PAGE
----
Dec 2021

Borders lifted but accounting firm owners are not happy

By: Odyssey General, Outsourcing
Tags: labour shortage, Post-COVID

During June this year, accountants along with other occupations were added to the Priority Migration Skilled Occupation List (PMSOL). This inclusion indicates there is insufficient accountants in the Australian market, and the forecast new accountants will be insufficient in the near term i.e. new accountants from universities or other related industries such as bookkeeping.

The Australian accounting labour shortage has failed to show indications of improving.  According to statistics, the level of job vacancies is at its all-time high. Firms are increasing compensation by up to 25% to attract and keep employees, yet they are still unable to fill vacancies. Even with “sign-on bonus” and other inducements, some business owners find that no one shows up for an interview.

So the question to ask is why staffing issues continues to happen despite the open borders and the new regulations?

Here are just a few key factors to consider.

More “Exits” than “Enters”

From 1 November 2021, Australia started to ease international border restrictions after the 20-month ban. During this initial phase, allowing Australians to enter/leave the country takes precedence over allowing foreign visitors (tourists, seasonal workers and students) to enter.

Consequently, people who have been eager to get away for holidays or reunite with families have already booked tickets, made plans, and packed. On the other hand, people who have been looking forward to re-entering Australia (like foreign workers, international students, etc.) remain on the waiting list.

Especially with state borders being unpredictable, along with rules within the states being fluid, we will continue to see empty streets in Australia. It is predicted that there would be 900,000 fewer people living in Australia by 2025 than was expected before the pandemic, given reduced immigration during the 2 years of the pandemic, reduced international students, as well as reduced family sponsored reunions.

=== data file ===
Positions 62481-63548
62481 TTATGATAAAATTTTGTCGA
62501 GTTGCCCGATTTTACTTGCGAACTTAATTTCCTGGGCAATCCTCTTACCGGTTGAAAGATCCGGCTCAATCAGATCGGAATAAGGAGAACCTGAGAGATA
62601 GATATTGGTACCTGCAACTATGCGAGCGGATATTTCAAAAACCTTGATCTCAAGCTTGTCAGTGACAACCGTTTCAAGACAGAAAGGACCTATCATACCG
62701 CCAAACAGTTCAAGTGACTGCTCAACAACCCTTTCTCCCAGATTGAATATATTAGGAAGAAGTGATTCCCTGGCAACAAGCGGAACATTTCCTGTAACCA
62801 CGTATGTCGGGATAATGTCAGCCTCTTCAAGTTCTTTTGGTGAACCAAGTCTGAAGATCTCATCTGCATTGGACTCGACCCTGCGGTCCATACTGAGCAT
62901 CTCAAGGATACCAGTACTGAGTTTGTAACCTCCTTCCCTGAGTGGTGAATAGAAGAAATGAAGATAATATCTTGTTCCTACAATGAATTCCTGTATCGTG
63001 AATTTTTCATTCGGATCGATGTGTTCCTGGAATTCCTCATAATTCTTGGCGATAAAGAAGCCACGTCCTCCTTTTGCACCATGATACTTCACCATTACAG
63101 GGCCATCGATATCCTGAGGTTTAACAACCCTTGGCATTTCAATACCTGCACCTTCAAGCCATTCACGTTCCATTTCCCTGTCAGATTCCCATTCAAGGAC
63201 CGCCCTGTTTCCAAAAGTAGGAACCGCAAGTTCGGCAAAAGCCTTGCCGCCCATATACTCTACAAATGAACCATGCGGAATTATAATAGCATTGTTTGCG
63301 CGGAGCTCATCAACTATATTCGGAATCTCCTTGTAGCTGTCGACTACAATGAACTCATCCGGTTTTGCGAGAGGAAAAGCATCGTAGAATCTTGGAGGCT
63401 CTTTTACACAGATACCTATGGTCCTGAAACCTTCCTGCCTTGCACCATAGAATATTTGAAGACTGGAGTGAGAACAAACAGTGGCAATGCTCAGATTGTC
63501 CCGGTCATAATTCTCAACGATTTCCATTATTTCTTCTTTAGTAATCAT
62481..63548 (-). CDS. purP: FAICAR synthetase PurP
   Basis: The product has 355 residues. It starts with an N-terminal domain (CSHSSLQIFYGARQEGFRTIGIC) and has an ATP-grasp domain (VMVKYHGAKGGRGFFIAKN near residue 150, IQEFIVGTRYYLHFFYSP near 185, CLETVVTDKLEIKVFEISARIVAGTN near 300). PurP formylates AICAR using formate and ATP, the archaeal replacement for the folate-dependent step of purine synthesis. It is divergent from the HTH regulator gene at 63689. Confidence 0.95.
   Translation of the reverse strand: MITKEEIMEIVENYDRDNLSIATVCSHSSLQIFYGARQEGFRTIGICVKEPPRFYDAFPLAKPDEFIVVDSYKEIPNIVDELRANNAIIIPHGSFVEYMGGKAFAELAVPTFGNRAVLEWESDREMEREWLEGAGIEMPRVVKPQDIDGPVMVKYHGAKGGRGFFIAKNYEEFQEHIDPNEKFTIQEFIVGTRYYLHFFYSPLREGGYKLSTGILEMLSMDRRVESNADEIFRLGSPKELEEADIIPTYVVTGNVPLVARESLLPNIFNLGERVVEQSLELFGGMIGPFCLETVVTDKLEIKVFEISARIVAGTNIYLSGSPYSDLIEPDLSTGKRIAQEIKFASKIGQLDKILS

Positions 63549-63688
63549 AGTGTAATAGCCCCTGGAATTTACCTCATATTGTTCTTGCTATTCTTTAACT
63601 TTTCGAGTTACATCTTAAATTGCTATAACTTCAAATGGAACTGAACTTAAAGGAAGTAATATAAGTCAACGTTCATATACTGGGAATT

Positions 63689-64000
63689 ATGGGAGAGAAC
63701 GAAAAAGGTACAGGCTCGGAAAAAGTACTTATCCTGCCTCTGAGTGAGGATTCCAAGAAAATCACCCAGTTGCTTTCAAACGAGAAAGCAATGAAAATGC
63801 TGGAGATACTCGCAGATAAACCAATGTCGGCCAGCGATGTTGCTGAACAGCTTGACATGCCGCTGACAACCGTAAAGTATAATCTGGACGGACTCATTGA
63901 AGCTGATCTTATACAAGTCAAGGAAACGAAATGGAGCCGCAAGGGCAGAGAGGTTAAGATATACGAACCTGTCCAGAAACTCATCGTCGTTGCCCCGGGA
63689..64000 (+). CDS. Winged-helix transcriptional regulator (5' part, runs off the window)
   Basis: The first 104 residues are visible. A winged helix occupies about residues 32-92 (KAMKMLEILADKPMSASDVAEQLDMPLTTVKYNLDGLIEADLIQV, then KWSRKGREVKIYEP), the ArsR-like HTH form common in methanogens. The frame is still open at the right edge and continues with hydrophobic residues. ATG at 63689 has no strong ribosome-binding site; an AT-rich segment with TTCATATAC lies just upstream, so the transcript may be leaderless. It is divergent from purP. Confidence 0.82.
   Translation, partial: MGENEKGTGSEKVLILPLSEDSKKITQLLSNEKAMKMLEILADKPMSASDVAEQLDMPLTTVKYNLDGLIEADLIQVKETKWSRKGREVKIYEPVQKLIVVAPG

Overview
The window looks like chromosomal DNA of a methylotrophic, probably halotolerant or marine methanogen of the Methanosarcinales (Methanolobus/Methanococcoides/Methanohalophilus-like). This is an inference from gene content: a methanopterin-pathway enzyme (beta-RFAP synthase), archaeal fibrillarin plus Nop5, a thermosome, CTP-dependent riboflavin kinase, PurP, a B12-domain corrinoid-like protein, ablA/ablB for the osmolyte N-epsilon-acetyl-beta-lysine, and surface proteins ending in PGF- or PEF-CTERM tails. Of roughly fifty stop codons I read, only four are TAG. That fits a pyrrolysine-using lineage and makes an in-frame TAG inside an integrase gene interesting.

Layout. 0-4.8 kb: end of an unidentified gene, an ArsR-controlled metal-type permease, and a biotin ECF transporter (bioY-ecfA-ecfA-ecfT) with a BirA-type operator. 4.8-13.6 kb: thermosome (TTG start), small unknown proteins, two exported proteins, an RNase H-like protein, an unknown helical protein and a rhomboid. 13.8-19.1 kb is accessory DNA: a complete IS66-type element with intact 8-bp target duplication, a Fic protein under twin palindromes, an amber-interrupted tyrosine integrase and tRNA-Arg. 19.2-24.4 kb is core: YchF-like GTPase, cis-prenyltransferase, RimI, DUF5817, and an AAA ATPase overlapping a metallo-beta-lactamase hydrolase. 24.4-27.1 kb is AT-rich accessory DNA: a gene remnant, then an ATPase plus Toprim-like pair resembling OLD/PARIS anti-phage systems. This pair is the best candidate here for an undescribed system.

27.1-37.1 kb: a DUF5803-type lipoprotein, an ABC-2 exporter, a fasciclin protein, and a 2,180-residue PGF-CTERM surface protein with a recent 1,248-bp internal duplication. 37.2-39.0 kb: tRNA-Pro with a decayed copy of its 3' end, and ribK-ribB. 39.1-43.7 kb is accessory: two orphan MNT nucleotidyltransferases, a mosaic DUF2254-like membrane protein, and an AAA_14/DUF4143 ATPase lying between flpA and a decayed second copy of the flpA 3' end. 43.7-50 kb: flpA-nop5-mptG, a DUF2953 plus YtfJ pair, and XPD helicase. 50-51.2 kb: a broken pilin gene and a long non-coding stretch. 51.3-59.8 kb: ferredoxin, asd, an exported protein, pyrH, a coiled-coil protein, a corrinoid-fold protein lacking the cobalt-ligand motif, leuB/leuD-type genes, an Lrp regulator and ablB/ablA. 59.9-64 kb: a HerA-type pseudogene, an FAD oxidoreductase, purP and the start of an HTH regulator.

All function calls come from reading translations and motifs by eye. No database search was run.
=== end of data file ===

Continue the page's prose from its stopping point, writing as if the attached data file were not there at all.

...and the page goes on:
Working holidays – an emerging trend among Aussie professionals

According to research carried out by PwC and Deloitte, 4 out of every 10 Australian workers are thinking of switching jobs. It seems that the pandemic has given everybody a sufficient time to reflect on themselves and their career. More workers, especially the younger generations, have been looking for a fresh start. Now, with the borders opening up, the idea of “working holiday” (or gap year, or just time off and out of Australia) is increasingly more popular among young professionals. Additionally, many older accountants are thinking early retirement and a trip overseas may be better done now than in the future.

Working holidays are usually done by younger accountants, and many overseas countries are actively attempting to recruit Australians. Interestingly, Aussie workers are in-demand worldwide as other countries are also suffered from labour shortage.

And with decreased travel due to international borders being still difficult to move through (PCR tests etc) and airfare expensive, it is likely Australians may extend their working holidays for longer than usually expected.

Global shortfall of workers

According to reports, labour shortages are being felt across the globe in many English speaking countries including the US, UK, Canada, and parts of European Union. The difference is that these countries began opening their borders since August 2021 and have been allowing outsiders to enter the country. As a result, recruiters from these nations have been reaching out to applicants from other countries, such as Australia, and offering positions to those who express an interest in changing occupations.

Skill shortages are so severe that firms from these countries are willing to conduct the interviews remotely for positions 4-6 months into the future. These firms are aware that there will be a processing delay and are therefore well-prepared.

The alternative to hiring for Australian accounting firms

All of this has resulted in one thing: Australia’s labour shortage is only getting worse! It’s an impractical approach if accounting firms continue to rely on the labour supply to clear backlogs and meet client turnaround requirements.

In these cases, outsourcing can be very beneficial because it relieves accounting firms of the stress of hiring and allows them to concentrate on other important tasks. Furthermore, by engaging with decent outsourcing providers, firms may profit from higher quality work and faster turnaround.

If you’d like assistance with a temporary or permanent skill shortage in your compliance team, reach out to Odyssey and we’ll be happy to chat about how we can assist!

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